Cat Fight

Time was when many of the parties I attended featured a bout of fisticuffs of some description. People may say that this is a sign of a mis-spent youth; I beg to differ. Partying and fighting is a very apt way to spend one’s youth, as such things are most calumnious when carried into proper adulthood.  One needs to get that sort of thing out of the way early on. However, something tells me an imminent return to such times is upon us.

Professor Duke opens the door to reveal the mystery person who has been taking liberties with his doorbell. It is none other than The Master’s Wife, who at least seems to be entering into the spirit of things; she is wearing a costume. I say ‘wearing’ – this is a generous term for the adornment of three sheer scarves draped artfully across her body and the type of shoes my mother warned me about. Whatever she has come as is clearly a character that is very short on clothing.

“Good evening, daaarrrrlings!”

“Bloody hell,” Organ Scholar gasps. “Who invited her? And what… what is she… I mean… is that a costume?”

“Avert your eyes, Organ Scholar,” I reply, taking a large mouthful of unusual beverage. “This is no sight for a young gentleman.”

“Oh, just you, dadblameit,” sighs the Professor. “I thought it might’ve been a ghoul or something rather terrifyingly interesting. The Professor would tell you to come in, but you weren’t invited, see. And you aren’t really wearing anything of note, double-see.”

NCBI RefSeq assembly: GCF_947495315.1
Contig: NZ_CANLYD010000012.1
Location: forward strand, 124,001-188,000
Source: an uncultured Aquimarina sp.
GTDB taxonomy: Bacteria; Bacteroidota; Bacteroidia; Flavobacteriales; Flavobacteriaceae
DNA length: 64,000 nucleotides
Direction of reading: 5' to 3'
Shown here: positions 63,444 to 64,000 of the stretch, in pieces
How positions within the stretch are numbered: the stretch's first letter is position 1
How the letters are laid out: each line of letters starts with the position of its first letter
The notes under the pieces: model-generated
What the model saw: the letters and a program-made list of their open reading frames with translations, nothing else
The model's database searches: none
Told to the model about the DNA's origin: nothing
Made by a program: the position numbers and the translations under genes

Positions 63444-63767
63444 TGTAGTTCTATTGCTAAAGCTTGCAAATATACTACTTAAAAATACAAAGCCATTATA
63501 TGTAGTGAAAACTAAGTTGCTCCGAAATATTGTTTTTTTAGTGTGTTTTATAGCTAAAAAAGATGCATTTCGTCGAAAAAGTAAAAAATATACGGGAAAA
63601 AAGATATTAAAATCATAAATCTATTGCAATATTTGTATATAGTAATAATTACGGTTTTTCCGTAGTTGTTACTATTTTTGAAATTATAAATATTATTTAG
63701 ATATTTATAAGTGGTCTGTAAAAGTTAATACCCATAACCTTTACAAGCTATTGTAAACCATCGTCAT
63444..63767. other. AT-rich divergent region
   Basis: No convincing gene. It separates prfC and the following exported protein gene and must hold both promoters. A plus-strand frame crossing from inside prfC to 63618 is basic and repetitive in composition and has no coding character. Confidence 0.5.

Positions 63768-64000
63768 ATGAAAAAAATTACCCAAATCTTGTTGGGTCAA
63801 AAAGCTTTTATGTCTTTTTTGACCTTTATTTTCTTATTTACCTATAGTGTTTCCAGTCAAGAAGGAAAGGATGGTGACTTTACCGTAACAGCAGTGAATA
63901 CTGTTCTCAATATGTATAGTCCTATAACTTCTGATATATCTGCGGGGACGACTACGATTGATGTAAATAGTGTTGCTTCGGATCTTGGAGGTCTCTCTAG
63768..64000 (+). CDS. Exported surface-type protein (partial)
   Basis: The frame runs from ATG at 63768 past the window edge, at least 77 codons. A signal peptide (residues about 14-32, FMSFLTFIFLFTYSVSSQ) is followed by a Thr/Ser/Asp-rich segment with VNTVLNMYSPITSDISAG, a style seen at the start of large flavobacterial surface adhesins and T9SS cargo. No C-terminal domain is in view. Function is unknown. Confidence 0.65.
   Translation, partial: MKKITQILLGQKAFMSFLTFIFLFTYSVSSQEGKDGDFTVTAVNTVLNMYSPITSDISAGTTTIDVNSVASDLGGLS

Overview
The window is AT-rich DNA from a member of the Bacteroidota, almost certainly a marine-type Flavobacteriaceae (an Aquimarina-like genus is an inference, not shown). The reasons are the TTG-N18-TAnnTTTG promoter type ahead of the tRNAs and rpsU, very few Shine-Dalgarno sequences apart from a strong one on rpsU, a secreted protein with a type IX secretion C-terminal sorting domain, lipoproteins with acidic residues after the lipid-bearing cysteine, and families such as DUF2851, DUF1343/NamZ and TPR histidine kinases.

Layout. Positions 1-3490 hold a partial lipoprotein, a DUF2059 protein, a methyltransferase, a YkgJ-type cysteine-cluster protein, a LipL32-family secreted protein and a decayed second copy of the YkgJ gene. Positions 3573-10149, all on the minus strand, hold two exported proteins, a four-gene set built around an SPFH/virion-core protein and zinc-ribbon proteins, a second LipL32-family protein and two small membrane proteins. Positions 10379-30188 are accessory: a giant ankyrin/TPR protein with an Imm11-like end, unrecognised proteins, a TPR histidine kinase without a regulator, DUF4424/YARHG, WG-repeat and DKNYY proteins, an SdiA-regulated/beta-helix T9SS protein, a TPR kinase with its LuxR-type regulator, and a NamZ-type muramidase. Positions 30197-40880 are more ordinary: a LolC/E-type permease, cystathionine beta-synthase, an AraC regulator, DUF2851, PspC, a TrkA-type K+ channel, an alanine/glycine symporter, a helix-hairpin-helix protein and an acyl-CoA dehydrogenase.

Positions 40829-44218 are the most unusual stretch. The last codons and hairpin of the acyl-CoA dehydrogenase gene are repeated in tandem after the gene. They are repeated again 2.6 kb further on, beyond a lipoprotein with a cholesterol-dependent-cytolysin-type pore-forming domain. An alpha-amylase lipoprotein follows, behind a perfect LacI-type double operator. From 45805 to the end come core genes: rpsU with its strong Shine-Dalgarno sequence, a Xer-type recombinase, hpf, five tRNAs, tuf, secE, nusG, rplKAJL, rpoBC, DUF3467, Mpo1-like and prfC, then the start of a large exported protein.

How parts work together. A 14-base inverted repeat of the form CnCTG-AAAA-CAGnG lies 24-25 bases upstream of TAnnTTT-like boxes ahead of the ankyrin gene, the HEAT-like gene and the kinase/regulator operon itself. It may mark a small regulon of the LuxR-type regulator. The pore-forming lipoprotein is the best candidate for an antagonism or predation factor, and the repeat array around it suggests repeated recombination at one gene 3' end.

“But the dear Head Porter is here, isn’t that right?” She replies, her perfect frozen features managing a hint of a smirk. “And I cannot believe he would want to be at such an event unaccompanied by a lady.”

“Well maybe he’s got…a lady!” Professor Duke flaps his habit viciously in an attempt to scare her off. “But here’s the thing, I don’t think you’re a lady. Ladies don’t wear nothing, they wear something. Plus, we’re stock filled with ladies. Too many ladies. Ladies coming out of the rat holes—as they say.”

“Oh, but surely, my dear sweet Professor, this eclectic ensemble proves that I am very much all woman…”

She leans in close to him, her breath on his neck as the Professor very nearly cartwheels backwards in an attempt to avoid her advances. It’s no good. She is determined to come in.

Across the room, Head Porter’s face has adopted a similar shade to that of his milkman costume. His conversational companions have not yet noted the new arrival and he appears to be plotting an escape route. But she has him in her sights. And it seems that there can be no escape from The Master’s Wife.

She stalks across the room towards where Head Porter cowers like a hunted animal, flanked by Headmistress and The Dean. How she can even walk in those shoes is something of a mystery but that is the least of my worries as I place my drink on the sideboard and hurry after her. I motion to the Professor to join me, which he does, albeit reluctantly.

To my great surprise, Head Mistress doesn’t bat an eyelid at the half-naked harridan but instead scrutinises the Professor and I with great interest. A flicker of recognition creeps with a smile across her face.